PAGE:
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South Korean attacker denies links to North

By Elizabeth Shim
Kim Ki-jong, the assailant who attacked the top U.S. envoy to Seoul on Mar. 5, in currently under investigation. He has denied links to North Korea but South Korean police found North Korean books during a preliminary investigation. Photo by YTN/Yonhap
Kim Ki-jong, the assailant who attacked the top U.S. envoy to Seoul on Mar. 5, in currently under investigation. He has denied links to North Korea but South Korean police found North Korean books during a preliminary investigation. Photo by YTN/Yonhap

SEOUL, March 9 (UPI) -- Investigations in the case of an armed South Korean assailant who attacked the top U.S. envoy to Seoul on March 5 has uncovered several documents of North Korean origin, South Korean police said Sunday.

The books included a volume on North Korean cinema by former North Korean leader Kim Jong Il and at least five other books published in North Korea. The books were most likely acquired by Kim, the assailant, when he traveled to North Korea between 1999 and 2007, Yonhap reported.

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South Korean police said that its digital forensics team is investigating Kim's computers, cell phone and deleted data.

Kim Kim-jong, the attacker, could be tried for violating South Korea's National Security Law if police investigation uncovers evidence Kim has outwardly praised or supported the North Korean regime.

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In a March 6 interview with South Korean press, Kim denied any links to the North, but Yonhap reported he lightly nodded when asked whether his intention was to murder the top U.S. envoy.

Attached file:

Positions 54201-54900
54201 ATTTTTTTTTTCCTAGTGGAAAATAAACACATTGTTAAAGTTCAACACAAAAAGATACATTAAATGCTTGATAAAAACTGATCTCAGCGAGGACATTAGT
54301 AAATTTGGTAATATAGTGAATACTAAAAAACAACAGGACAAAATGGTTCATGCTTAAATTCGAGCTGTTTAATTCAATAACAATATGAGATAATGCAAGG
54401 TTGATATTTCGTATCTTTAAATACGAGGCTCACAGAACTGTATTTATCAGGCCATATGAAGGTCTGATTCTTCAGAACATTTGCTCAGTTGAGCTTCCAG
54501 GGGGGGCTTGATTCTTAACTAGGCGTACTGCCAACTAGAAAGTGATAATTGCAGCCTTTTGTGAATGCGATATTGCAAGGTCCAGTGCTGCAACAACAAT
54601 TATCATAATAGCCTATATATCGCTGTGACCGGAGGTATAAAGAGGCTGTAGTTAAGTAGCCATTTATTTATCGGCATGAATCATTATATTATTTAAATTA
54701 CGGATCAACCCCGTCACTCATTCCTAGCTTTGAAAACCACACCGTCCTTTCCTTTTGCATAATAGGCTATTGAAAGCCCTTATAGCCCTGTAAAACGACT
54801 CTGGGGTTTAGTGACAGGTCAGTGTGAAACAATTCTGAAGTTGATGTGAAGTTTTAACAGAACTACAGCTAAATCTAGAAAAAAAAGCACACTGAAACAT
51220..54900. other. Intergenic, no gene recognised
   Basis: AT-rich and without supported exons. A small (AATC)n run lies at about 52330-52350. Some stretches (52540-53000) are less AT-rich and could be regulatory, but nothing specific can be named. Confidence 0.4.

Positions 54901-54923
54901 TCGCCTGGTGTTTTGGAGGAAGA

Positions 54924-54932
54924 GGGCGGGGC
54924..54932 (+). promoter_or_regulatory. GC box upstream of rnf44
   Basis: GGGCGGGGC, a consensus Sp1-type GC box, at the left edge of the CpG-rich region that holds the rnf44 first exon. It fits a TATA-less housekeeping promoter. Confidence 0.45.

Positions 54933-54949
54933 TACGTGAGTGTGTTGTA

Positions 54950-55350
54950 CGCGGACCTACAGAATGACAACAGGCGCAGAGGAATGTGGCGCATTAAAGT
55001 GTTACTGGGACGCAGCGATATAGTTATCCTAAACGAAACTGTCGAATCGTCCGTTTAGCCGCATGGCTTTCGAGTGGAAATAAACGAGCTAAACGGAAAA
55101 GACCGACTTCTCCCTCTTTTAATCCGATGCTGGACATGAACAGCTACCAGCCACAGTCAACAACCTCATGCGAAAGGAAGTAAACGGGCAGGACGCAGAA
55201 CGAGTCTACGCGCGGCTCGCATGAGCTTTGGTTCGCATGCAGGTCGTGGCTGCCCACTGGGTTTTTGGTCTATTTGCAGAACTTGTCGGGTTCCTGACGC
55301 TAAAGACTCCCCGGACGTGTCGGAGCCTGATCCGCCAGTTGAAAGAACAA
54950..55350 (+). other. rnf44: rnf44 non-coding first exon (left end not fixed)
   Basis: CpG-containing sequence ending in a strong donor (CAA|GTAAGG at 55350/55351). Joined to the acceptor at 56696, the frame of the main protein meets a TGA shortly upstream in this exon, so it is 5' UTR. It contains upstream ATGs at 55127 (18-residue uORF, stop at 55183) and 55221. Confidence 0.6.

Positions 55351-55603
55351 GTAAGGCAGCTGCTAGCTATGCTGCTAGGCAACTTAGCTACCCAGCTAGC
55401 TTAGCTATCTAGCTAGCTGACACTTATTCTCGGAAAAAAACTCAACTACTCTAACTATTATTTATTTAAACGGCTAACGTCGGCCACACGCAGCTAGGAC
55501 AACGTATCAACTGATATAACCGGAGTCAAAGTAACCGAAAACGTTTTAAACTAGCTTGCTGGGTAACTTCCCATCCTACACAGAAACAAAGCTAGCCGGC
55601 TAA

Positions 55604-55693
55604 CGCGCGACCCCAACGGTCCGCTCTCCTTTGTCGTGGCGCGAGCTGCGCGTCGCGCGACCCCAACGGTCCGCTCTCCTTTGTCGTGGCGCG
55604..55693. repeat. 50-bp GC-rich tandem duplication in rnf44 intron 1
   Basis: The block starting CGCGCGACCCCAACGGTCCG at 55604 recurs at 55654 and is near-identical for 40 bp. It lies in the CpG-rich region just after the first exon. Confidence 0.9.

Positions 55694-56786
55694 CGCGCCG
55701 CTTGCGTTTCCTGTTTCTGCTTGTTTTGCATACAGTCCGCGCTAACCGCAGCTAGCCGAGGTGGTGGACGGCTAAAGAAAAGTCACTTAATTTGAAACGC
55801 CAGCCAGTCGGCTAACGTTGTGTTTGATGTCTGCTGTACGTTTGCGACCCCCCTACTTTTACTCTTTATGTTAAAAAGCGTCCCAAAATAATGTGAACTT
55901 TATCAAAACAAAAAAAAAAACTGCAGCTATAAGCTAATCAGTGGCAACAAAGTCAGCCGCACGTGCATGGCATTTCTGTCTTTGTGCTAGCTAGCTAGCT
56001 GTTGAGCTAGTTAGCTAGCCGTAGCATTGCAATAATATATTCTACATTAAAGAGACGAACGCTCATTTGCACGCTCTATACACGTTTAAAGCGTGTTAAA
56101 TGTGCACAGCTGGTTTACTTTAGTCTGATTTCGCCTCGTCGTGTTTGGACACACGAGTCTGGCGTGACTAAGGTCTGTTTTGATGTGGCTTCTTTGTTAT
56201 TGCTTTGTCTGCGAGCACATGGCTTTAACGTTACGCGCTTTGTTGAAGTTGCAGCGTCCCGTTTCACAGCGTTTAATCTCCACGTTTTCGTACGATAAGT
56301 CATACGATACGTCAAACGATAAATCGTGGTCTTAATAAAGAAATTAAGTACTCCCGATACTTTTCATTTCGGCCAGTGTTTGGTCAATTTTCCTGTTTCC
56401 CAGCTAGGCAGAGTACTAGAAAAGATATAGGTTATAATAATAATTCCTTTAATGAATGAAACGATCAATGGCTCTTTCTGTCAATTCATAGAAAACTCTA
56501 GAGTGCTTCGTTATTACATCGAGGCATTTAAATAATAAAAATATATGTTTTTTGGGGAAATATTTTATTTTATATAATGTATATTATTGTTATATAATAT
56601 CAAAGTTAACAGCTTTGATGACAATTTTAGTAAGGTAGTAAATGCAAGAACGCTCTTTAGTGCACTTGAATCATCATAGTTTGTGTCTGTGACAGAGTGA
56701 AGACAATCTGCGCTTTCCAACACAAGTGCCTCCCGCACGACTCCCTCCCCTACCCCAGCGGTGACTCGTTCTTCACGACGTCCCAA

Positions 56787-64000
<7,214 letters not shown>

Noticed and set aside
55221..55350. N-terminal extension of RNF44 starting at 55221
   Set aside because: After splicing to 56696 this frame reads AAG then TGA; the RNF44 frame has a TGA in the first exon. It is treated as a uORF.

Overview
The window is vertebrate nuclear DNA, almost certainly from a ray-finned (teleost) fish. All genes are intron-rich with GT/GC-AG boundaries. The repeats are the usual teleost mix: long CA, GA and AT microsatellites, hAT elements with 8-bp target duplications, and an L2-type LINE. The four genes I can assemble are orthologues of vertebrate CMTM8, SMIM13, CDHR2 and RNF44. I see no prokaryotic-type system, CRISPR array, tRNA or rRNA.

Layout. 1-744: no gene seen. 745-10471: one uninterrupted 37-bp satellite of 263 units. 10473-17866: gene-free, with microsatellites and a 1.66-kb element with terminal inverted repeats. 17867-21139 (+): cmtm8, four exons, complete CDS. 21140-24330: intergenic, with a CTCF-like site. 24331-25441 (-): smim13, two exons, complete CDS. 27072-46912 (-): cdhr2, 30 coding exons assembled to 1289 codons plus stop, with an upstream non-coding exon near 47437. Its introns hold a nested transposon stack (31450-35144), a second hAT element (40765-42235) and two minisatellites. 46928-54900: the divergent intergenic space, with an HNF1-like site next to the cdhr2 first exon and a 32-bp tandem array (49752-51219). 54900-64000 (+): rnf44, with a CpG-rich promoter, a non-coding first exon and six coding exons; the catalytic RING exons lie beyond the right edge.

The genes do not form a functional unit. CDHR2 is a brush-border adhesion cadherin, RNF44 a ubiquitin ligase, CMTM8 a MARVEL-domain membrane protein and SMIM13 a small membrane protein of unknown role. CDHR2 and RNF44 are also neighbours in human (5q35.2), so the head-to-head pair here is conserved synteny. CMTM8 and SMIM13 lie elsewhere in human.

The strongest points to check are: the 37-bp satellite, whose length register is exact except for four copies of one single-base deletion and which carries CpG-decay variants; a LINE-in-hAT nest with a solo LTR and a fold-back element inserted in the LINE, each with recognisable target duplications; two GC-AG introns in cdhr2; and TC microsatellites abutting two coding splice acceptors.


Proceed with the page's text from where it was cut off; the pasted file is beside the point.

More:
The incident stunned ordinary South Koreans but Lee Sung-yoon, a Korea expert at Tufts University, told The New York Times the knife assault has given North Korea the chance to take advantage of a South Korean "ambivalence toward the United States and pan-Korean ethnic nationalism."

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South Korean political progressives, who usually take a more critical approach to the U.S.-South Korea alliance, are launching a counteroffensive against members of the governing Saenuri party, Yonhap reported.

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In the aftermath of the incident, Saenuri party member and lawmaker Yi Wan-young said the attack was a pro-North Korean terrorist act that was the result of progressive government policies, with opposition members balking at the suggestion.

The New York Times reported U.S. Ambassador Mark Lippert was recuperating from a four-inch slash on his face that required 80 stitches. Yonhap reported on Monday Lippert is recovering "faster than expected and will be released early this week."

South Korean President Park Geun-hye visited Lippert Monday. Park had experienced a similar knife assault in 2006.

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